The recording is available for download on the publication's blog.
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Comments

  • Reply 1 of 30
    tallest skiltallest skil Posts: 43,388member


    What the Anti-Apple Brigade pretends to forget is that marketing really seems to have been secondary for Jobs. Maybe he even jumped into marketing because he thought it would be a challenge for him.


     


    Turn off the RDF, peek under the showmanship and the stage presence, ignore the choices made in print, audio, and video ads, and Steve Jobs was a true visionary in the industry itself, more so than all others, self-proclaimed or otherwise. He saw what others didn't (or couldn't). He dismissed a lot of what they did see. And he was right, far more often than not.


     


    Also, don't do it again, Stephanie.

  • Reply 2 of 30
    cpsrocpsro Posts: 3,206member


    A terrible job was done cleaning up the audio, when it could be a whole lot better. The result is almost unintelligible. People think that just by using Audacity they're a pro--hence the name, I guess! Yup, the tape hiss was removed... along with a lot of information. Better equalization of what's been posted can help but it would be best to start with the original rip.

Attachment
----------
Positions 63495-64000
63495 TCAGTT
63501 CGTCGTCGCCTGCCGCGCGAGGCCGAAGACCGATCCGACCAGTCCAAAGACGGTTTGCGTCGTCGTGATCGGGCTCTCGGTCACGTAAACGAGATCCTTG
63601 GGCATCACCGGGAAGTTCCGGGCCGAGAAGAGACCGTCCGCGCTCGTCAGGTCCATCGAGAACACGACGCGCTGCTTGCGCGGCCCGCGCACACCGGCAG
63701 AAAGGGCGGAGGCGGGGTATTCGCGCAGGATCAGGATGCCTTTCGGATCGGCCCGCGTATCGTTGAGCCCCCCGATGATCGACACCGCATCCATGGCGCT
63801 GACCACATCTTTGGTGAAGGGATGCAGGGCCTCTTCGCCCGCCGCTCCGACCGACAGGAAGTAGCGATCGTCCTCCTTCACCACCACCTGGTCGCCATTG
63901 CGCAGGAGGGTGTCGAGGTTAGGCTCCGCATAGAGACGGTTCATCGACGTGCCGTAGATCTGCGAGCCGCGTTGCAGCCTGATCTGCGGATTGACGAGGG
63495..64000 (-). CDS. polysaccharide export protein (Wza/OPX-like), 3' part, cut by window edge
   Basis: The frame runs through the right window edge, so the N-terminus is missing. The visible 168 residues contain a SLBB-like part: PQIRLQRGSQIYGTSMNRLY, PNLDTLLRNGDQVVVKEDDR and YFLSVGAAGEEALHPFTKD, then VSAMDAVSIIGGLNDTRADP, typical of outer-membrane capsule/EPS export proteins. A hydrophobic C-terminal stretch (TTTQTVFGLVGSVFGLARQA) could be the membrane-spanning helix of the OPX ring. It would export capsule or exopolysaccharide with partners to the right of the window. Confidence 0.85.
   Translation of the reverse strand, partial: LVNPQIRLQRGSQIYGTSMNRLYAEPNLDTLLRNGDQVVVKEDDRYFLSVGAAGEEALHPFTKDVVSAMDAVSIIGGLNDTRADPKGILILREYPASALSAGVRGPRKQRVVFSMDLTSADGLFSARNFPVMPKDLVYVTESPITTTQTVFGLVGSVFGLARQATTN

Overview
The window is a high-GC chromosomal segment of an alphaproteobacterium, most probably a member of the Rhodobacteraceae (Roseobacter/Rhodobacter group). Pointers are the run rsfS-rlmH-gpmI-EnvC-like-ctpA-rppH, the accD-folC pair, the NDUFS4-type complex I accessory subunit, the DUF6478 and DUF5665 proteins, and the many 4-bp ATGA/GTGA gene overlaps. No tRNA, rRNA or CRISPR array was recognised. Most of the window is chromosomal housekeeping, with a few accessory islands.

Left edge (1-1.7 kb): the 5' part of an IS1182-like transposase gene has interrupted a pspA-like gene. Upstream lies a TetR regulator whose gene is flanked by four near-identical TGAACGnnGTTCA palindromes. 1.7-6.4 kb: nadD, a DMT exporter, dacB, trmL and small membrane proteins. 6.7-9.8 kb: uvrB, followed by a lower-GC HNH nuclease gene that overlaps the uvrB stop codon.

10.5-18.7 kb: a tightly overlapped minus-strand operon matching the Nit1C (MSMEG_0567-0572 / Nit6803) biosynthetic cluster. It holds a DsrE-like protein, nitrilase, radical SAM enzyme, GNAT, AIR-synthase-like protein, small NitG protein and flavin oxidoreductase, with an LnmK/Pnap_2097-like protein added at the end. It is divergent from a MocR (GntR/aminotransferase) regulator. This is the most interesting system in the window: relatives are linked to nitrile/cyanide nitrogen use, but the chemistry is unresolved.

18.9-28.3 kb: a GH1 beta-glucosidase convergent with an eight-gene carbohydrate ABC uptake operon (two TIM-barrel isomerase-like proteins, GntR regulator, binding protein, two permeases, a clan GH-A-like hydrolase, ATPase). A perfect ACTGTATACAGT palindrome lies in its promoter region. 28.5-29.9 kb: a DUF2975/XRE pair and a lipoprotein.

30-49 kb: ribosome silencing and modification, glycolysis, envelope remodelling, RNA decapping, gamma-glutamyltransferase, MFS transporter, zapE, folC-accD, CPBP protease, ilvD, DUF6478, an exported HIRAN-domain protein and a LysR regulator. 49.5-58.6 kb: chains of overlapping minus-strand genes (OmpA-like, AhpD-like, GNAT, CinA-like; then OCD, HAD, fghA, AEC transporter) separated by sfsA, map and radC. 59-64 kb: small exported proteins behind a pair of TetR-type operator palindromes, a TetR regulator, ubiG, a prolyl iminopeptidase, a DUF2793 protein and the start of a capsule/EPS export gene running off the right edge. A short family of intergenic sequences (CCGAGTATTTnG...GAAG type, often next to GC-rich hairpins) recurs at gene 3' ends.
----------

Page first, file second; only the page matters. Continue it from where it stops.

• Reply 3 of 30

    Quote:

    Originally Posted by Cpsro View Post


    A really poor job was done cleaning up that audio.





    Agreed.

  • Reply 4 of 30
    hypoluxahypoluxa Posts: 694member
    Pretty cool that he basically predicted what we all are using right now. There won't be another like him for quite some time I bet.
  • Reply 5 of 30
    mstonemstone Posts: 11,510member


    That was right around the time that the first cell phones became available to the public in the US although we did have Motorola commercial radio phones before that. The first Mac 128k was released later that year. Seems like so long ago but I remember the time well. I wasn't an early adopter of Mac as I had a IBM PC 8088 around that time. I did get on the Mac bandwagon about 1984 though or whenever the Mac Plus was released.

  • Reply 6 of 30
    ltmpltmp Posts: 204member

    Quote:

    Originally Posted by mstone View Post


    That was right around the time that the first cell phones became available to the public in the US although we did have Motorola commercial radio phones before that. The first Mac 128k was released later that year. Seems like so long ago but I remember the time well. I wasn't an early adopter of Mac as I had a IBM PC 8088 around that time. I did get on the Mac bandwagon about 1984 though or whenever the Mac Plus was released.



    You're such a bandwagon jumper.  My first was the Apple ][e.  


     


    I was lucky enough to have a math professor for a dad.  I had a dumb terminal to a Dec 10 at home by the time I was 6.  Such a great life!


     


    As one of the first kids to grow up surrounded by tech (and buried in science fiction books), I always assumed that one day we would be living in a world like this one.